Josh has a great post about the tendency of some “confessional” Lutherans to “say things that flatly contradict most of what the Lutheran Confessions say about repentance, good works [and] the work of the Holy Spirit in the Christian’s life”, let alone the teachings of Jesus or St Paul.
Josh ascribes this tendency (one I’ve occasionally described as “hyper-Lutheranism”) to the results of defining one’s theology as a negation of the teachings of other Christian traditions. However, his post has some strong parallels with Dietrich Bonhoeffer’s criticisms of “cheap grace” in the opening chapter of The Cost of Discipleship.
For example, where Josh observes that “it’s sort of trendy these days to say that … the life of a Christian is at best indistinguishable from that of an unbeliever except when he is participating in the liturgy”, Bonhoeffer writes:
The Christian life comes to mean nothing more than living in the world and as the world, in being no different from the world, in fact, in being prohibited from being different from the world for the sake of grace. The upshot of it all is that my only duty as a Christian is to escape from the world for an hour or so on Sunday morning and go to church to be assured that my sins are forgiven.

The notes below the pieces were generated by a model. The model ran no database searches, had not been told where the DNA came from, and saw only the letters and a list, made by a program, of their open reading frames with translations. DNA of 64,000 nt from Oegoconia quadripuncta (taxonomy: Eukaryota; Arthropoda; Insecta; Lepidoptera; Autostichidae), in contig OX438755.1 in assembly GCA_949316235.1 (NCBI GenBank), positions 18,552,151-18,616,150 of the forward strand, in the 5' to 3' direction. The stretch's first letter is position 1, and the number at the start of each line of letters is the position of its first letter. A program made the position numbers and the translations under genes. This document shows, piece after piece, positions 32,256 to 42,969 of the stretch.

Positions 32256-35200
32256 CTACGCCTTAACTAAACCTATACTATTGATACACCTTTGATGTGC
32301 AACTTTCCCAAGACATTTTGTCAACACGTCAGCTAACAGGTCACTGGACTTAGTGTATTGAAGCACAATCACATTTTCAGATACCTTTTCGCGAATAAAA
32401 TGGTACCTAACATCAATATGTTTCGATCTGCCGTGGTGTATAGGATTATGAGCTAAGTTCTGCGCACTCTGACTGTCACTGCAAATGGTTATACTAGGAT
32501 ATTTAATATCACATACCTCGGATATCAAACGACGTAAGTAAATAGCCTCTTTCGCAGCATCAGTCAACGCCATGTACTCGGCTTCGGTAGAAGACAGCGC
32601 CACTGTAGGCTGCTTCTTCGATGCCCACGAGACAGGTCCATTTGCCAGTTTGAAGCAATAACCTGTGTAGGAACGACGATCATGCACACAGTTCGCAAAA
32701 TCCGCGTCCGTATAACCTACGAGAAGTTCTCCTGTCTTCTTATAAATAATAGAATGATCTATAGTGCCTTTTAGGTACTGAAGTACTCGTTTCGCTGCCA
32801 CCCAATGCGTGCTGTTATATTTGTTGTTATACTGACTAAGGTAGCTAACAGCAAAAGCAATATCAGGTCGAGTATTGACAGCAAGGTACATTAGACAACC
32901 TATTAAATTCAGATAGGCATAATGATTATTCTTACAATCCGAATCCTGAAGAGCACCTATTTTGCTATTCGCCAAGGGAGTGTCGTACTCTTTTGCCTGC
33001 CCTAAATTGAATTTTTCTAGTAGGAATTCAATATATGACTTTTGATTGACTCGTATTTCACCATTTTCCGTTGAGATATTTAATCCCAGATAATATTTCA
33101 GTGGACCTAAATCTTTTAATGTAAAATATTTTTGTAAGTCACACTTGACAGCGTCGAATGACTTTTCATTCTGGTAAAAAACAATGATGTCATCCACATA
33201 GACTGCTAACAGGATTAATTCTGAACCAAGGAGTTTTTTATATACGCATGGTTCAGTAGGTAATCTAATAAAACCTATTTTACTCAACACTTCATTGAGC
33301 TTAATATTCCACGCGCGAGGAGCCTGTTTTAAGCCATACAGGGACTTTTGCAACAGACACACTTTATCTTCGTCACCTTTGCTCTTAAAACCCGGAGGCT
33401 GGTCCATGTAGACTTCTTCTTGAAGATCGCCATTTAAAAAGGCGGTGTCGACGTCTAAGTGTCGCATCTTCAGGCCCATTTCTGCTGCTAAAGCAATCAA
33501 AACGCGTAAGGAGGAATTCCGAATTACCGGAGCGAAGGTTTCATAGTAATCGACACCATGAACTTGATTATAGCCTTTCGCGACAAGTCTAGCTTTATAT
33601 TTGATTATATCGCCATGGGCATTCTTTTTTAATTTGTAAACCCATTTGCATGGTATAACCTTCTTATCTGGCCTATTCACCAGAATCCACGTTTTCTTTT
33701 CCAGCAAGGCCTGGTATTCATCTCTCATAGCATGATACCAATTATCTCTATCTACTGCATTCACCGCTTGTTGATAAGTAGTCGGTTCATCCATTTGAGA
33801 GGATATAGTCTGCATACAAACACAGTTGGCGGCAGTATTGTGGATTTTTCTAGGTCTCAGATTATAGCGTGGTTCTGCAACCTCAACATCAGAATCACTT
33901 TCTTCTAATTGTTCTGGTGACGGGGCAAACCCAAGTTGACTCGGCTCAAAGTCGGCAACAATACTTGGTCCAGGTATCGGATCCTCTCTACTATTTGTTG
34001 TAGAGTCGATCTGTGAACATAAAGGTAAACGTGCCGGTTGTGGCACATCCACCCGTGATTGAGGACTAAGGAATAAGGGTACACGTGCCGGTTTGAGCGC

And where Josh argues that “‘properly distinguishing Law and Gospel’ … has been in our era largely defined as a negation of everything that Catholics, evangelicals, and Reformed have to say about the Christian life”, Bonhoeffer makes a similar point in even harsher terms:
We Lutherans have gathered like eagles round the carcase of cheap grace, and there we have drunk of the poison which has killed the life of following Christ … To be “Lutheran” must mean that we leave the following of Christ to legalists, Calvinists and enthusiasts – and all this for the sake of grace. We justified the world, and condemned as heretics those who tried to follow Christ.